Lake Sammamish is part of the accustomed fishing area of several Native American tribes.
When European settlers began arriving in the newly formed town of Issaquah in the mid-to-late 1800s, the area along the lake’s southern shoreline that now makes up Sammamish State Park was quickly developed for farming. The Anderson farm, established in the late 1870s, was situated north of the small soccer fields at the park’s eastern edge. John and Addie Anderson ran a successful dairy farm on 210 acres for many years before passing the property on to their children. At one point their farm was responsible for about a third of the milk produced in Squak Valley.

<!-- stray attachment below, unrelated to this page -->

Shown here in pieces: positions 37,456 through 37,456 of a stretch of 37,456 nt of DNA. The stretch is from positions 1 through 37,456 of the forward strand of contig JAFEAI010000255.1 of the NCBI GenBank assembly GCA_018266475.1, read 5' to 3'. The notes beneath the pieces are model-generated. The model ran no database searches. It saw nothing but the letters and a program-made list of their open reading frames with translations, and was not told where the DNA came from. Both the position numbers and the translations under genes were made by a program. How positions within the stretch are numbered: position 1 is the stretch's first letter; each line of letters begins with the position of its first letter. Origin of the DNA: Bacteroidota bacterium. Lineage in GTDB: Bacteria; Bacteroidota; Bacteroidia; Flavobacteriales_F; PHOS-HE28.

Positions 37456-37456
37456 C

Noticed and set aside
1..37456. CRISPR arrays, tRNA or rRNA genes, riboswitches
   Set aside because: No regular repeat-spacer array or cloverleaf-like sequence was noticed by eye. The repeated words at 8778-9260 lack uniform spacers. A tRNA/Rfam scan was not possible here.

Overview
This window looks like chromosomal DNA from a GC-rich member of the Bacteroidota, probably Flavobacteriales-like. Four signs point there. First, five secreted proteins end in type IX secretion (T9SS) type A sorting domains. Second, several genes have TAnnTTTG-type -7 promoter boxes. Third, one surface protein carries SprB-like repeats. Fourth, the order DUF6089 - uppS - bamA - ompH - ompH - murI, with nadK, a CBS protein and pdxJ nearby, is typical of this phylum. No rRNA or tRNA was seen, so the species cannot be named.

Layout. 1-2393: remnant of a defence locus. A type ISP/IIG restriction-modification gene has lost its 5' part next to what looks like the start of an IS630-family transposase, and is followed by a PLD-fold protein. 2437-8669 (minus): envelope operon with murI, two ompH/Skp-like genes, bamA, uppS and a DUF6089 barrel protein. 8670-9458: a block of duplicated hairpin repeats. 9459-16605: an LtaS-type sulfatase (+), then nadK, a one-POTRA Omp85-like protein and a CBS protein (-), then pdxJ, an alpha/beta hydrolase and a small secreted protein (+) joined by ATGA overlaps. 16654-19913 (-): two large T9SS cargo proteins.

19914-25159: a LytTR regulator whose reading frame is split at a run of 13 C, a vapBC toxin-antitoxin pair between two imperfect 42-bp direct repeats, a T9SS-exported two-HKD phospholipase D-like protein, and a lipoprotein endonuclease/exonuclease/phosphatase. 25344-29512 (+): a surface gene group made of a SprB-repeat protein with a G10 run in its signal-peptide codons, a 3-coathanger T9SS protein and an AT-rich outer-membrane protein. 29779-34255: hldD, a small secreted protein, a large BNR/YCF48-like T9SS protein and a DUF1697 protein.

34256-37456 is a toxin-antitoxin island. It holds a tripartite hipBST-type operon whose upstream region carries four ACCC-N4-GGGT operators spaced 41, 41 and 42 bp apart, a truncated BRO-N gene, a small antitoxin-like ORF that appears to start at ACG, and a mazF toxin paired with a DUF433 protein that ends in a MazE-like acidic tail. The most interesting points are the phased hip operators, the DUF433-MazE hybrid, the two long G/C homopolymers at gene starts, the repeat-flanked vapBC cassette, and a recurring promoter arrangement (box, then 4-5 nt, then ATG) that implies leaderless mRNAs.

Another dairy farm built by Albert Giese in 1898 was located at the site of the park’s boat launch and group camp to the east of East Lake Sammamish Parkway. The farm was sold in 1952 to Hans Jensen, who willed it to the state five years later.
The first 40 acres of the park were purchased by the State of Washington in 1950 from John and Addie Anderson’s descendants. The remaining 170 acres of the former Anderson farm were purchased the following year. The Gunderson farm was soon purchased to provide additional acreage and an access road.
On July 27, 1952, the park was officially opened to the public. The park quickly became popular with residents of Issaquah and the surrounding community as a place to swim and have group picnics.